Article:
My love of art and interiors surely started from childhood. Growing up in rural Wales in an old farmhouse filled with furniture, textiles and objects from my parents years of living in Italy and travels to Japan. On the many rainy days, I would dig into my mothers bookshelves and hunt out my favourite pictures from her art books. Above all my favourite was a book called A way of Life:Kettle’s Yard, I poured over the pages, scanning the artwork and the collections of found objects from nature, intrigued by the home-gallery created by Jim Ede and its unique nature.

The book brings the spirit of Kettle’s Yard to us through its photographs. The magic of placing certain objects together in a room, each in turn becoming more present than the other as the light revolves around the room. What beauty in simplicity.

Jim Ede felt he was always forming Kettle’s Yard, though he didn’t move there until 1958.  Thanks to his years at the Tate Gallery and friendships with artists he was able to gather an incredible collection of art and objects which he placed within his home, amongst his furniture and textiles and plants, simply putting things where they belonged. This is the beauty of Kettle’s yard, its ease and simplicity that makes it such a home, and perfect environment to enjoy the beauty of the artwork with in it.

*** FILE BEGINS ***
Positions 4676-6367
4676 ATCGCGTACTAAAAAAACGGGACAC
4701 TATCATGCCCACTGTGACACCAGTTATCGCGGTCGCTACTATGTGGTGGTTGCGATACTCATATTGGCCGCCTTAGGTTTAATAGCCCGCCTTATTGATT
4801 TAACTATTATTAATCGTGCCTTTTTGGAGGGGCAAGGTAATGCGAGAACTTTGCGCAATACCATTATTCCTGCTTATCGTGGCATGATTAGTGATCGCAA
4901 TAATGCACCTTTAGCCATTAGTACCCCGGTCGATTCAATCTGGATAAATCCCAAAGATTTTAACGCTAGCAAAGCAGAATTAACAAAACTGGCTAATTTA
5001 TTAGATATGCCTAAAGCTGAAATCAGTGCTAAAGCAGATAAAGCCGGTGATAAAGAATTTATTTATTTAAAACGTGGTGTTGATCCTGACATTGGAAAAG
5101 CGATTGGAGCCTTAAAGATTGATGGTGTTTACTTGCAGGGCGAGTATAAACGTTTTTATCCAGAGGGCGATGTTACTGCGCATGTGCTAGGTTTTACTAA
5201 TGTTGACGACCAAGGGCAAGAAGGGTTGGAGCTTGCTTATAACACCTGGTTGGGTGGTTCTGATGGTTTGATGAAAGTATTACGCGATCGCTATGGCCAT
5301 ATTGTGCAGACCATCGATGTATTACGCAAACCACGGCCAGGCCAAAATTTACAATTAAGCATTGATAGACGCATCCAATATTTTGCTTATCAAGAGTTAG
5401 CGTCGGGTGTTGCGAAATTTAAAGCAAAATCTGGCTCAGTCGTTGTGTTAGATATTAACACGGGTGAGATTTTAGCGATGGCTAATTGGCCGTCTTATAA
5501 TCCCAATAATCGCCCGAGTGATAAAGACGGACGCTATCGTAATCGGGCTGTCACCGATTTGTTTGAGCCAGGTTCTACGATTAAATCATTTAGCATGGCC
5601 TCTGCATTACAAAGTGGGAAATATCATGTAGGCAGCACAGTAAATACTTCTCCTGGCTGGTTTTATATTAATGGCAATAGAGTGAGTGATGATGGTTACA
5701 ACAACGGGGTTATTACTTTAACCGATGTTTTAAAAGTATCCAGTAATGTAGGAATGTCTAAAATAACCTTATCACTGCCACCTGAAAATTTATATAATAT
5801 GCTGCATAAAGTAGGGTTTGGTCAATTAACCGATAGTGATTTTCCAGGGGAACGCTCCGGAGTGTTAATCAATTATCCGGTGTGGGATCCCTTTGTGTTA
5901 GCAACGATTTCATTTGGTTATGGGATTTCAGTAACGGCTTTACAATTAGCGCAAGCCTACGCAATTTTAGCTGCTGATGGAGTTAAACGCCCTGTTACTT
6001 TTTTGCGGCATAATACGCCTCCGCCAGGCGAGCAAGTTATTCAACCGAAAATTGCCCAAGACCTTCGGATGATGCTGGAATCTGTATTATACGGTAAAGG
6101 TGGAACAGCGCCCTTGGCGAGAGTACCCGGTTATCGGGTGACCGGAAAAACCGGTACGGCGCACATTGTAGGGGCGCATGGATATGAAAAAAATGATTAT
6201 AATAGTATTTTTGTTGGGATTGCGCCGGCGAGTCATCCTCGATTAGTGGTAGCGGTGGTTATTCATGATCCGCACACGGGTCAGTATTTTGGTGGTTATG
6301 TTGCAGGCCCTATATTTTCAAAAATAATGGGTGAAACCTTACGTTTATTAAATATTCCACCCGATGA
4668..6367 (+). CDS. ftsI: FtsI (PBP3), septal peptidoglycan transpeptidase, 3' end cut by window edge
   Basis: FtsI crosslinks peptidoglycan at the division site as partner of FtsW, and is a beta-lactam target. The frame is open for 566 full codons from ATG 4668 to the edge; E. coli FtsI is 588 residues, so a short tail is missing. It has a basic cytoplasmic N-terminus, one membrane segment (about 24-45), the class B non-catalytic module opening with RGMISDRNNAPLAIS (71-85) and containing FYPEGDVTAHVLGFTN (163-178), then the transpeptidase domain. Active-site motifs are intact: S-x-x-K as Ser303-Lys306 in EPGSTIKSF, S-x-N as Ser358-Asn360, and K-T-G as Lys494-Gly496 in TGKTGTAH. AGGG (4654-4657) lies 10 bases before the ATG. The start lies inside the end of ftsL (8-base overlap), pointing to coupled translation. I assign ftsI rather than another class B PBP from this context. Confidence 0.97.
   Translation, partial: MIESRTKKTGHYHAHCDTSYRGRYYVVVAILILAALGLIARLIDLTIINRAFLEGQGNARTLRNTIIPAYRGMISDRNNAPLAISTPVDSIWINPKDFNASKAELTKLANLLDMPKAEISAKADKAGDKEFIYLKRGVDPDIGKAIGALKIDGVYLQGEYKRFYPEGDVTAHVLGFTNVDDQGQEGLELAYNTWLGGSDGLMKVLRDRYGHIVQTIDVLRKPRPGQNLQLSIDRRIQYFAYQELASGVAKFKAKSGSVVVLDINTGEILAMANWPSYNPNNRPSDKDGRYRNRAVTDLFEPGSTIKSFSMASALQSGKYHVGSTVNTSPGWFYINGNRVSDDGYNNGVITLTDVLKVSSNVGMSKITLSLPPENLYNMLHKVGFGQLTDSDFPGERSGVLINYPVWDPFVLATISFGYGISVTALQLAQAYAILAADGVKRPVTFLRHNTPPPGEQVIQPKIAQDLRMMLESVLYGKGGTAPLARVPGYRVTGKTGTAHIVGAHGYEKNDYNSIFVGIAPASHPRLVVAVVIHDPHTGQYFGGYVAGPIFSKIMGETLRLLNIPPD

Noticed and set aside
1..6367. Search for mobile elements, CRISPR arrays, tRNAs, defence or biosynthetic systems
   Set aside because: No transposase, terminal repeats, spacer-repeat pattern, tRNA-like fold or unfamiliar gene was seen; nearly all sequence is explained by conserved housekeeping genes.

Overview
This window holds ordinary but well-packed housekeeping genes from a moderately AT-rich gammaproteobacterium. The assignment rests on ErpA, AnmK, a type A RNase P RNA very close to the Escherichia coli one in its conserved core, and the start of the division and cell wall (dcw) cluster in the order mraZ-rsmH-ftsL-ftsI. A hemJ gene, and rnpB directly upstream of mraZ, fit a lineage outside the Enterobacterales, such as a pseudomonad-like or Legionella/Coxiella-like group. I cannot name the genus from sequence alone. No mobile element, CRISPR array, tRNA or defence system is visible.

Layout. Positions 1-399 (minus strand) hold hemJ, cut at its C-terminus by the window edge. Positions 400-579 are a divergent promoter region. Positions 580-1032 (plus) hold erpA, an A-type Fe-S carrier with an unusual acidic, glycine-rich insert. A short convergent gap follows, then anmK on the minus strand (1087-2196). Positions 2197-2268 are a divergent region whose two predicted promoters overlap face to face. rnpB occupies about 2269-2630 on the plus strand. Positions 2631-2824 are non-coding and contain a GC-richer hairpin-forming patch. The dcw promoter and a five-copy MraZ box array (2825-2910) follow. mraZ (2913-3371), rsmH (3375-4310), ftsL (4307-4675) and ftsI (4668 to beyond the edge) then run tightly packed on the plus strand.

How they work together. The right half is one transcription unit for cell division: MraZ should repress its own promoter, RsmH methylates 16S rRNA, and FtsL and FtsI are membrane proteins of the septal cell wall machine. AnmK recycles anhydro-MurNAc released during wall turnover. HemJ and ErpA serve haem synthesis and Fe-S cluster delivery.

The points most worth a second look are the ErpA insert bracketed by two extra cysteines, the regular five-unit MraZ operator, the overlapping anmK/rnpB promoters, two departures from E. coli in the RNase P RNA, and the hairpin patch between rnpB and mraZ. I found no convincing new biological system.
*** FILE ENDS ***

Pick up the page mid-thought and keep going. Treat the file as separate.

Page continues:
Finally when I left home to study fashion I made the trip to Kettle’s yard, which still inspires me to this day, the eclecticism of the scattered artwork, the many shelves of books, sofas and reading chairs, how the light falls within its rooms.  All of which made me want to boil the kettle, make a cup of tea and settle myself into a snug little corner for the afternoon, leafing through the art books and take in the surroundings I felt I knew so well.

Kettle’s Yard, Castle Street, Cambridge CB3 0AQ


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